Regarding School Voucher Programs:
Among voucher programs, random-assignment studies generally find modest improvements in reading or math scores, or both. Achievement gains are typically small in each year, but cumulative over time. Graduation rates have been studied less often, but the available evidence indicates a substantial positive impact. None of these studies has found a negative impact.
Other research questions regarding voucher program participants have included student safety, parent satisfaction, racial integration, services for students with disabilities, and outcomes related to civic participation and values. Results from these studies are consistently positive.
Among voucher programs, these studies consistently find that vouchers are associated with improved test scores in the affected public schools. The size of the effect in these studies varies from modest to large. No study has found a negative impact.Regarding Charter Schools:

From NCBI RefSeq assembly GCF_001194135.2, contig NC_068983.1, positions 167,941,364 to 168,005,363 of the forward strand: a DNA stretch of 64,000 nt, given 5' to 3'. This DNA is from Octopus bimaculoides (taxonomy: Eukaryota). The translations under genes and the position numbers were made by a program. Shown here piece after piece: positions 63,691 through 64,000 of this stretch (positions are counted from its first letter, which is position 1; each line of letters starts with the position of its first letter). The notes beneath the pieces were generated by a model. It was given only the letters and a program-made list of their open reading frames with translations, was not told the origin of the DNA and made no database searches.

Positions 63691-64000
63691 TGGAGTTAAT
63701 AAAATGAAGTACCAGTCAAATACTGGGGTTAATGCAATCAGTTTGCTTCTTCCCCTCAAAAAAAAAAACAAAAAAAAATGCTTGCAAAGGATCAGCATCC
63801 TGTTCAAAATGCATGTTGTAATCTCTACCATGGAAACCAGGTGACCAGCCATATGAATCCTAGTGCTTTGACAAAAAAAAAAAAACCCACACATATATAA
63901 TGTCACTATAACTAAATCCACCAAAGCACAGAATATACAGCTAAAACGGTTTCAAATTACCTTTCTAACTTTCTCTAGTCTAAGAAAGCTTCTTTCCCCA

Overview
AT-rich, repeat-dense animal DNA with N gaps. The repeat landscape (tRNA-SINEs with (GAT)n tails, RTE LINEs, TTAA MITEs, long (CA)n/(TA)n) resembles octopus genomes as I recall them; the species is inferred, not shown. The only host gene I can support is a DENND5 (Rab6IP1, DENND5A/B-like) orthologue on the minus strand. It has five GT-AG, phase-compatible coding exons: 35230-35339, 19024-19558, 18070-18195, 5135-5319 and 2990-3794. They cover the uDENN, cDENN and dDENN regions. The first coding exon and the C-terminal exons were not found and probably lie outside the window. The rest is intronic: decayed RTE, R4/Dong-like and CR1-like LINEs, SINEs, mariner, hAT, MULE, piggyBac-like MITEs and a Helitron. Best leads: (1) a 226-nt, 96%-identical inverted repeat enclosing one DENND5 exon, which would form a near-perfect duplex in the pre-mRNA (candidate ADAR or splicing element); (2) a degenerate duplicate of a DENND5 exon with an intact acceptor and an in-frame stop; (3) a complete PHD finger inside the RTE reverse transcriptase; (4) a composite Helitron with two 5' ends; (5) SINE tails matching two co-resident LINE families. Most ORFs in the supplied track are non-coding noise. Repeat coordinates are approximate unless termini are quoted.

Among charter schools, some high-quality studies show that charters have positive effects on academic outcomes. In other contexts, the findings are more mixed. In general, charters seem most likely to have positive effects on student achievement at the elementary level, in math, if the school is part of a well-established charter network such as the KIPP schools (Knowledge Is Power Program) if the student has been enrolled for a while, if the student is disadvantaged, and if the school is in an urban area.
Fewer studies have examined the competitive effects of charter schools on achievement in traditional public schools, and the studies that do exist vary greatly in quality. The more rigorous studies generally show that charter competition is associated with modest increases in achievement in nearby public schools. It seems clear that school choice poses no threat to academic outcomes in the public school system. Opponents predicted school choice would harm public schools, but that harm has not materialized.
A third area of study has been the fiscal impact of school choice. Even under conservative assumptions about such questions as state and local budget sensitivity to enrollment changes, the net impact of school choice on public finances is usually positive and has never been found to be negative.